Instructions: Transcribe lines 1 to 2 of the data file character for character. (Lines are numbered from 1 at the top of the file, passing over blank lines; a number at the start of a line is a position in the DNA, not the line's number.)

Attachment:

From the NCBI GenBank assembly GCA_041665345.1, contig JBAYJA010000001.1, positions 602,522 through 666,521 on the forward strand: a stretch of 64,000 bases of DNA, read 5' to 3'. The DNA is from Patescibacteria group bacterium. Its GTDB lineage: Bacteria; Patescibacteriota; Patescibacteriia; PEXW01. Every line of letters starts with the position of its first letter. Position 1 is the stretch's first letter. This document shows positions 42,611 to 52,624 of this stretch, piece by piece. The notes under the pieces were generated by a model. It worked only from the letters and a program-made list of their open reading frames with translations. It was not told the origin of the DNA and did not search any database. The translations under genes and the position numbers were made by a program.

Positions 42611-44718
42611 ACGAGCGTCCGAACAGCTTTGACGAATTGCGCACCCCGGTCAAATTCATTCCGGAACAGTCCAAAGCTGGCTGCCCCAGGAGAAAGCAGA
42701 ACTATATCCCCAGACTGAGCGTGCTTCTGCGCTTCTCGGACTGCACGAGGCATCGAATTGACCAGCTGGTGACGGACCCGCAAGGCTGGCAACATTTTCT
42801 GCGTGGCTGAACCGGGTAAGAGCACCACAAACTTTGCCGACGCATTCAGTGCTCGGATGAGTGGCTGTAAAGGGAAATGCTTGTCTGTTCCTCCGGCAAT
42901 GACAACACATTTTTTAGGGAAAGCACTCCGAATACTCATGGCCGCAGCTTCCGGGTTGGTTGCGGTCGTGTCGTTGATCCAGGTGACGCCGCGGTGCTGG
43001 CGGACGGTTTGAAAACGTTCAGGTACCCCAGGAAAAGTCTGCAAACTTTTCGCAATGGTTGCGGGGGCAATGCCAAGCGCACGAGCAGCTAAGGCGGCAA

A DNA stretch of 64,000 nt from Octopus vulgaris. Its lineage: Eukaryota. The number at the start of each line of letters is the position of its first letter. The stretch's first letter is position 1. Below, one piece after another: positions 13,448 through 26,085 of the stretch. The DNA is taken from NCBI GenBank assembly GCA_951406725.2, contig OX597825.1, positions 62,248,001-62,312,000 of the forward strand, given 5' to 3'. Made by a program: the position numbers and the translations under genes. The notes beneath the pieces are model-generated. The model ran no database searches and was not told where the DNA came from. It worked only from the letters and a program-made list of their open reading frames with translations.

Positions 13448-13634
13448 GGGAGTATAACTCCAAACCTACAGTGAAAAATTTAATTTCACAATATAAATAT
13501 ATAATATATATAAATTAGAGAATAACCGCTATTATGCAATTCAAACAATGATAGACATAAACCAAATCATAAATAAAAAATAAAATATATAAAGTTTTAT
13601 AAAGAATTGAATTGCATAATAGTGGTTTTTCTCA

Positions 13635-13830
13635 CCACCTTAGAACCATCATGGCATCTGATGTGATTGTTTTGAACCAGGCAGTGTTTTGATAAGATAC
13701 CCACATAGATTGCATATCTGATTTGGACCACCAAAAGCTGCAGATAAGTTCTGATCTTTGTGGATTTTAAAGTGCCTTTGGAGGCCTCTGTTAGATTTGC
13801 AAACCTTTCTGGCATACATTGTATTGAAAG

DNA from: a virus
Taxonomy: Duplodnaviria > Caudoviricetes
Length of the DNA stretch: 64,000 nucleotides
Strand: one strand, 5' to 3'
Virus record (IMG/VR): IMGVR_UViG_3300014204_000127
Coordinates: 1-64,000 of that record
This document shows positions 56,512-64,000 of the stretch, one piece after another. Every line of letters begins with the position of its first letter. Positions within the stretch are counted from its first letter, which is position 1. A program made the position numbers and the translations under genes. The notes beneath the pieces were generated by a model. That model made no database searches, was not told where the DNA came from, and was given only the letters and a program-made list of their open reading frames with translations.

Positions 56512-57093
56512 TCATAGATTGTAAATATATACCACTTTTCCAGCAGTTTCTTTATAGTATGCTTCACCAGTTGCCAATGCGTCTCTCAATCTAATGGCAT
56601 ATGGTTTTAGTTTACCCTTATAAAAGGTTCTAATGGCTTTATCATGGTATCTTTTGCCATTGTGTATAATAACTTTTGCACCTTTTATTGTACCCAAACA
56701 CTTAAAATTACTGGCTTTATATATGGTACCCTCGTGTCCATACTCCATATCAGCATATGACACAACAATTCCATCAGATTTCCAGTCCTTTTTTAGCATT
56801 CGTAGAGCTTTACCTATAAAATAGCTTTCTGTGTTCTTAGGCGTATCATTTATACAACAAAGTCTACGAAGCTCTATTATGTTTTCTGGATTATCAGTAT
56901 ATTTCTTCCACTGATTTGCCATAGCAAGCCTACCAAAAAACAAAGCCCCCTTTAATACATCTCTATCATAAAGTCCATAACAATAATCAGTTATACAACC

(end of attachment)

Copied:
From the NCBI GenBank assembly GCA_041665345.1, contig JBAYJA010000001.1, positions 602,522 through 666,521 on the forward strand: a stretch of 64,000 bases of DNA, read 5' to 3'. The DNA is from Patescibacteria group bacterium. Its GTDB lineage: Bacteria; Patescibacteriota; Patescibacteriia; PEXW01. Every line of letters starts with the position of its first letter. Position 1 is the stretch's first letter. This document shows positions 42,611 to 52,624 of this stretch, piece by piece. The notes under the pieces were generated by a model. It worked only from the letters and a program-made list of their open reading frames with translations. It was not told the origin of the DNA and did not search any database. The translations under genes and the position numbers were made by a program.

Positions 42611-44718